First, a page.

Goldstone, R. L., & Schyns, P. (1994). Learning new features of representation. Proceedings of the Sixteenth Annual Conference of the Cognitive Science Society. (pp. 974-978). Hillsdale, New Jersey: Lawrence Erlbaum Associates.
One productive and influential approach to cognition maintains that categorization, object recognition, and higher-level cognitive processes operate on the output of lower-level perceptual processing.That is, our perceptual systems provide us with a set of fixed features. These features are the inputs to higher-level cognitive processes.
Recently, researchers in psychology, computer science, and philosophy have questioned this unidirectional approach, arguing that in many situations, the high-level cognitive process being executed has an influence on the lower-level features that are created. For example, in addition to categorization being based on featural descriptions of objects, it might also be the case that the categorization process partially creates the featural decriptions that are used. Rather than viewing the “vocabulary” of primitives to be fixed by low-level processes, this view maintains that the vocabulary is dependent on the higher-level process that uses the vocabulary. This symposium will investigate several issues related to bidirectional interactions between high-level and low-level cognitive processes.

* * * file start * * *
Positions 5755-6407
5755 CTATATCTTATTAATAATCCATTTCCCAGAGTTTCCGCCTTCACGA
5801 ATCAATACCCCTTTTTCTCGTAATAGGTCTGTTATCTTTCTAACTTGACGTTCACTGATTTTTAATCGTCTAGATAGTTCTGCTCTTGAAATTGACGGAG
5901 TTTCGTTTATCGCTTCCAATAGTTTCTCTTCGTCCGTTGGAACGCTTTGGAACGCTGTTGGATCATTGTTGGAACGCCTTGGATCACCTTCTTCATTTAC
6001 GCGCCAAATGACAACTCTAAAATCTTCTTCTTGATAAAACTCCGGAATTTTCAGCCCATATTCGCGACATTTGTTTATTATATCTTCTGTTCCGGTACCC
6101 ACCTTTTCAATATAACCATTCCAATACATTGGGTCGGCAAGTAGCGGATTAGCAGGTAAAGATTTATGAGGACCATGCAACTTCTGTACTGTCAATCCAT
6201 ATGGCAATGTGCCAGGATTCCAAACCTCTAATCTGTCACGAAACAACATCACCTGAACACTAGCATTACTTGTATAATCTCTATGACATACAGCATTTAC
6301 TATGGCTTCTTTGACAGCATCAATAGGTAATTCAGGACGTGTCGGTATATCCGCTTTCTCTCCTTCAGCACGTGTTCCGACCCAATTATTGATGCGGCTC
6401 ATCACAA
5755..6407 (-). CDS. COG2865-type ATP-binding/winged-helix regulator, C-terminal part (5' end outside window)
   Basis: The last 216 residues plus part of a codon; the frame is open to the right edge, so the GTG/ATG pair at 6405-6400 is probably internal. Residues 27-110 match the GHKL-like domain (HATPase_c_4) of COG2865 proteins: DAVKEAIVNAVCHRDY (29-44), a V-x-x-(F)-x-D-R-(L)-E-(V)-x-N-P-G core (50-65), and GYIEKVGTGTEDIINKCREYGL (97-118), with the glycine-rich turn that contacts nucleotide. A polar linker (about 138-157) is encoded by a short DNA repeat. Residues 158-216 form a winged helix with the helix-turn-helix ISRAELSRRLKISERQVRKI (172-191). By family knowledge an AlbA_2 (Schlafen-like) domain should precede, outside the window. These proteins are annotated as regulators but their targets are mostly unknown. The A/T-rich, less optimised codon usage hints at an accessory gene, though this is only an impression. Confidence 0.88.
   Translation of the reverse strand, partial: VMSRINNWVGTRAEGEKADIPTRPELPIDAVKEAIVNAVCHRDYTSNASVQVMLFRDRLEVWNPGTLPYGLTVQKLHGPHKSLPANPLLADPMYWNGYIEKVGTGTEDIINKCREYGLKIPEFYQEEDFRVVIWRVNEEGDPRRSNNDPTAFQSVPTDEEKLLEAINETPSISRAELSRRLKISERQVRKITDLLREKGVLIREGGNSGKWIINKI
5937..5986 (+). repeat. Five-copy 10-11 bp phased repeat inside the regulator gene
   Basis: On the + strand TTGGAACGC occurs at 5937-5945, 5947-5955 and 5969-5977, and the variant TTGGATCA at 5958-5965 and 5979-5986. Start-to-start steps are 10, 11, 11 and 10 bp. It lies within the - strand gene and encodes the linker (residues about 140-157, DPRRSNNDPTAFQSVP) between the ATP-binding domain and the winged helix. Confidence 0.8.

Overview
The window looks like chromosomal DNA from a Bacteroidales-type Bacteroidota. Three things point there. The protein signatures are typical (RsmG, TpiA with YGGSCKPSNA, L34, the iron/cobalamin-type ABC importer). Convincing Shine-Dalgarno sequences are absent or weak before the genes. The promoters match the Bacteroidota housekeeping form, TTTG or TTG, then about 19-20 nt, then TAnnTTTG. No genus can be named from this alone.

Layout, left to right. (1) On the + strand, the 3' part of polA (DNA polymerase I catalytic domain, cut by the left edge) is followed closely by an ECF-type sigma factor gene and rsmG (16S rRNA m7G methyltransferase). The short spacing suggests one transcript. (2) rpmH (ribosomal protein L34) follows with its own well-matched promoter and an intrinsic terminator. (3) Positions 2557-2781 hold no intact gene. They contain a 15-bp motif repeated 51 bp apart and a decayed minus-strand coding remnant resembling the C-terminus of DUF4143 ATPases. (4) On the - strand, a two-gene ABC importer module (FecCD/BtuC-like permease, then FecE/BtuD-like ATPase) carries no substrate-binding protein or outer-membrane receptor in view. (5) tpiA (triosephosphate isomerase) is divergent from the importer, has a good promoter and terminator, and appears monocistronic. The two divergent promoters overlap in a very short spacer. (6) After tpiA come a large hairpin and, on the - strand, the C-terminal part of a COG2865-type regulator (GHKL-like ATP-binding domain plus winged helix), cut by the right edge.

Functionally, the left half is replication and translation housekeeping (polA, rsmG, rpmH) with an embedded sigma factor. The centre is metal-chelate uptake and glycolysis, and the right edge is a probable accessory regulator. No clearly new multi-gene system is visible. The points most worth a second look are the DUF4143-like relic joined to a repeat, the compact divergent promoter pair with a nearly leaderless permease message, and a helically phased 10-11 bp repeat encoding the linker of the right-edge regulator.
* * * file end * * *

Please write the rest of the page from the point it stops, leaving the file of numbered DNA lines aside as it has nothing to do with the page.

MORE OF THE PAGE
- Medin, Douglas L. The Pervasiveness of Constructive Processes
- Thibaut, Jean-Pierre. Role of Variation and Knowledge on Stimuli Segmentation: Developmental Aspects
- Mozer, Michael. Computational Approaches to Functional Feature Learning
- French, Robert. Representation-building in Analogical Reasoning
- Schyns, Philippe G. A Functional Approach to Feature Learning